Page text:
## 2. Data analysis## 2.1. Maximum likelihood estimationWe used a maximum likelihood method for fitting the peaks in the observed Fourier spectra. We derived the amplitudes, linewidths, frequencies and noise characteristics represented by . Instead of fitting the power spectra () by minimizing the well-known expression given by Duvall & Harvey (1986), we have, in this work, fitted the Fourier spectra using the equation given by Paper I, and adapted from Schou (1992). The main difference between the two methods lies in the way they treat the spectrum correlation due to the mode leakage. The first method takes into account only the diagonal terms of the covariance matrix , assuming that the observed spectra are statistically independent from each other and have a probability density function with 2 degrees of freedom. However, from Eq. (1), the observed spectra are a linear combination of the single modes, i.e. they are statistically dependent upon one another and have a multivariate normal probability density function. In this method, the leakage between the modes is taken into account in a more complete way (for a detailed discussion see our previous work: Paper I and II). We have applied this fitting technique to 360 days of GONG data starting on 23 August 1995 with a 87 duty cycle. The GONG consists of a network of 6 sites with solar velocity imagers ( 250 250 pixels) located around the Earth to obtain nearly continuous observations of the Sun's five-minute oscillations (for a detailed description, see Harvey et al. 1996). After extracting a single () mode by spherical harmonic decomposition, an FFT of the whole time series obtained through the merging of all the sites data is computed. No sidebands are visible due to the high continuity in the data. Fig. 1 shows the power spectra of the time series for and modes.
A Lorentzian profile was used as a model of the variance of the spectrum of a single mode (), or, in a different notation, : where is the power amplitude, the full linewidth at half maximum and is the central frequency. These parameters plus the background noise () are the ones that we want to find. We used the same linewidth for the entire multiplet (Appourchaux et al. 1995; Rabello-Soares et al. 1997). Also, we used the same amplitude for the modes; it is expected that the prograde and retrogade modes have the same amplitude and, in fact, we made some tests where they proved to be very similar. The same background noise is fitted for the modes with . However, for higher degree modes, a simplification was made: the background noise was shown to be very similar for all s in a multiplet and the convergence of the fitting is easier using only one parameter for the multiplet. We kept the background noise parameters for low degree modes where the central frequency accuracy is more sensitive to the fitting. The frequency of the mode () is given by: where is the mean frequency of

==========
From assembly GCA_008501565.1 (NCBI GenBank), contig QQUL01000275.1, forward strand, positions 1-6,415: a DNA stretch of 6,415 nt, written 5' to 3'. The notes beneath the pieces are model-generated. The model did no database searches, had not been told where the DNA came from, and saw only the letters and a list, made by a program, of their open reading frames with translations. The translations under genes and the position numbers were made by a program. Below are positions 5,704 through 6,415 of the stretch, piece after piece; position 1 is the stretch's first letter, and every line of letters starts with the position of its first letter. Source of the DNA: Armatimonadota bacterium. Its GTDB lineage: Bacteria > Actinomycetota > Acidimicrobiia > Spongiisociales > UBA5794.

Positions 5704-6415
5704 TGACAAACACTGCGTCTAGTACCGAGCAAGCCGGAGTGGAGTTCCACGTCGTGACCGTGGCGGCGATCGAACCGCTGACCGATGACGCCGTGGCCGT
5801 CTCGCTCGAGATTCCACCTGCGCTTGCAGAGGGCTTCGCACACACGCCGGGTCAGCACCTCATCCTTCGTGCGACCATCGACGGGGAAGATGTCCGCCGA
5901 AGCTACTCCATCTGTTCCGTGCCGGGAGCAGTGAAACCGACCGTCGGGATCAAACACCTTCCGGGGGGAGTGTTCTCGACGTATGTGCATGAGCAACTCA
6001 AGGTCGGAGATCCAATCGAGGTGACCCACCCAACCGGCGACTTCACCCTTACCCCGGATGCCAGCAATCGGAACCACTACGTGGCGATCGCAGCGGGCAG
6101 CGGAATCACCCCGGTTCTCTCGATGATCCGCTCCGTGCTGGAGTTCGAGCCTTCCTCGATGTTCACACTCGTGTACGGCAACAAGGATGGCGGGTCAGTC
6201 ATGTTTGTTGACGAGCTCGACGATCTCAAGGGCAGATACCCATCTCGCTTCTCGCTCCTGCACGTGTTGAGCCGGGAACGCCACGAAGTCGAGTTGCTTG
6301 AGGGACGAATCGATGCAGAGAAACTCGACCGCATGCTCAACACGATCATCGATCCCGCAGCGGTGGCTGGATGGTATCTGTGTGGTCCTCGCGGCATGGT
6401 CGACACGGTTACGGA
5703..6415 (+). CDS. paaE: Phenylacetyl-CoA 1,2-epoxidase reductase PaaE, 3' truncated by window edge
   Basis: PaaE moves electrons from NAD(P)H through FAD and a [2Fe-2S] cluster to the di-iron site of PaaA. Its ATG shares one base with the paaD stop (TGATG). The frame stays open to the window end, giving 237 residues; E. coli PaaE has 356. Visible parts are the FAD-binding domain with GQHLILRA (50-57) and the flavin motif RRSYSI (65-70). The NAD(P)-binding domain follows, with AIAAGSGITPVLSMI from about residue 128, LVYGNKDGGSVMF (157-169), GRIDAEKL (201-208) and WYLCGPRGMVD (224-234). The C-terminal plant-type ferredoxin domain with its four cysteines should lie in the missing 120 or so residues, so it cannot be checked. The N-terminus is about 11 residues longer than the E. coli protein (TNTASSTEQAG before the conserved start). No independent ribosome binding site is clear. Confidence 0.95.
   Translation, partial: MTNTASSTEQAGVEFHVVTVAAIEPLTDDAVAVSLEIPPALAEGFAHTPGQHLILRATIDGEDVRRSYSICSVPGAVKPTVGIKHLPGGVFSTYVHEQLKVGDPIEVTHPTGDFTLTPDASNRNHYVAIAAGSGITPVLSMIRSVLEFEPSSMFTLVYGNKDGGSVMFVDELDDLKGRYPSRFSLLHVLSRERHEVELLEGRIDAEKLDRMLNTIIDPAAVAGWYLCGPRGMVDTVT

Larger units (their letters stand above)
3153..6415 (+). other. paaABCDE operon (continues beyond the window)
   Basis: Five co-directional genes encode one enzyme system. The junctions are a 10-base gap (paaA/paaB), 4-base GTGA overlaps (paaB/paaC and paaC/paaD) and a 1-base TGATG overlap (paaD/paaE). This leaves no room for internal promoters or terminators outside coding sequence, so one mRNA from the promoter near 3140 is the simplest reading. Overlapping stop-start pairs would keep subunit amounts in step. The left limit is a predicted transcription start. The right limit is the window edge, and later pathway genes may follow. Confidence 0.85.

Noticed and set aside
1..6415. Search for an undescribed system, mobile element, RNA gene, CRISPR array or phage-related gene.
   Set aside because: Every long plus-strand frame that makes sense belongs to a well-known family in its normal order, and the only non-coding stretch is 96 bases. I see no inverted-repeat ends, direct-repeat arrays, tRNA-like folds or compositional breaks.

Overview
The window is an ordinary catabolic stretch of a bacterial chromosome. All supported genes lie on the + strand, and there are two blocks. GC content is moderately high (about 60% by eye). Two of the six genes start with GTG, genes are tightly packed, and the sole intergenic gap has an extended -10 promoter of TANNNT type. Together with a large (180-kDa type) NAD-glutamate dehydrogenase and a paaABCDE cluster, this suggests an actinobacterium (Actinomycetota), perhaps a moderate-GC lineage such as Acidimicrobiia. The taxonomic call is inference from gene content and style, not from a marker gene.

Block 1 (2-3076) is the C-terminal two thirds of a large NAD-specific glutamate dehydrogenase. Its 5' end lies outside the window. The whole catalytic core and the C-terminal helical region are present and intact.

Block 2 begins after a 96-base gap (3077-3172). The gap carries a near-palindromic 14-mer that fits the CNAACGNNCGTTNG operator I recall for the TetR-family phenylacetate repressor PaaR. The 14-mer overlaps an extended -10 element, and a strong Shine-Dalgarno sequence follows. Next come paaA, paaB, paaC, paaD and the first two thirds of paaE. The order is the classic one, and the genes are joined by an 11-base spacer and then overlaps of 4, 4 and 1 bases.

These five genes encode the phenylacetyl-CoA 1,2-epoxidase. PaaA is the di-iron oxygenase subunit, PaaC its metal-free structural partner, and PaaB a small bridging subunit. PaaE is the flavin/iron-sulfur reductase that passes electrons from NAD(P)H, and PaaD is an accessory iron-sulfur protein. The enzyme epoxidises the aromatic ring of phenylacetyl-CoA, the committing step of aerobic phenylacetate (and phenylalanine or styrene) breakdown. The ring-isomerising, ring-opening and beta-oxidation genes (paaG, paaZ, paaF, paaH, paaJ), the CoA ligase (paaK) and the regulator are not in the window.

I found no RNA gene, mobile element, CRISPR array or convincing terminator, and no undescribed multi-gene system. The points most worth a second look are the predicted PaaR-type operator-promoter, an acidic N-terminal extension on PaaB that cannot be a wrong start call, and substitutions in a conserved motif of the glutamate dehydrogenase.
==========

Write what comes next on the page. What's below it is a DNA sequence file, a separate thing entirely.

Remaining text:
the mode multiplet and are
orthogonal polynomials with degree We have fitted around the frequency of a given
() mode in a 17- ## 2.2. Leakage matrix computationAn important point in the p-mode parameter determination is the correct calculation of the leakage matrix (Eq. 1) in fitting the power or Fourier spectra. Following Schou & Brown (1994), the calculation of the leakage matrix of the GONG data was described in Paper II. The leakage matrix has some interesting properties. When
is odd, its elements are zero
because of the parity of the spherical harmonics. The leakage between
modes with different In Paper II, we developed and described a powerful test to
check the correctness of the calculated leakage elements by looking
directly in the observed Fourier spectra, namely the ## 2.3. Noise covariance matrix estimationThe noise covariance matrix
(Eq. 2) could be determined by an expression similar to the leakage
matrix (see Schou & Brown 1994 and Paper I). In fact its
elements, for which is odd, are zero
in the same way as for the leakage matrix elements (Papers I and II).
Another way to calculate the noise covariance matrix, and one which
will be used here, is to estimate it directly from the cross spectrum
outside the p-mode band. Unfortunately, the different source of solar
and instrumental noise introduces a frequency dependence in the noise
covariance elements. It is thus not obvious which part of the
frequency spectrum to use. As the p modes are equally spaced in
frequency, the noise covariance is calculated in between the modes
with radial order To calculate the noise covariance between the
Fourier spectra within a multiplet
with a given , we selected windows of
approximately 20 Instead of estimating the noise covariance directly, we computed the ratio of the noise covariance matrix because it varies slowly with frequency and we can, in most cases, fit a straight line to its frequency dependence: where the average is over the 20
Note that is the noise level of the observed power spectrum: . Thus, the noise covariance matrix is constructed using the estimated ratio cross spectrum: © European Southern Observatory (ESO) 1999 Online publication: April 28, 1999 |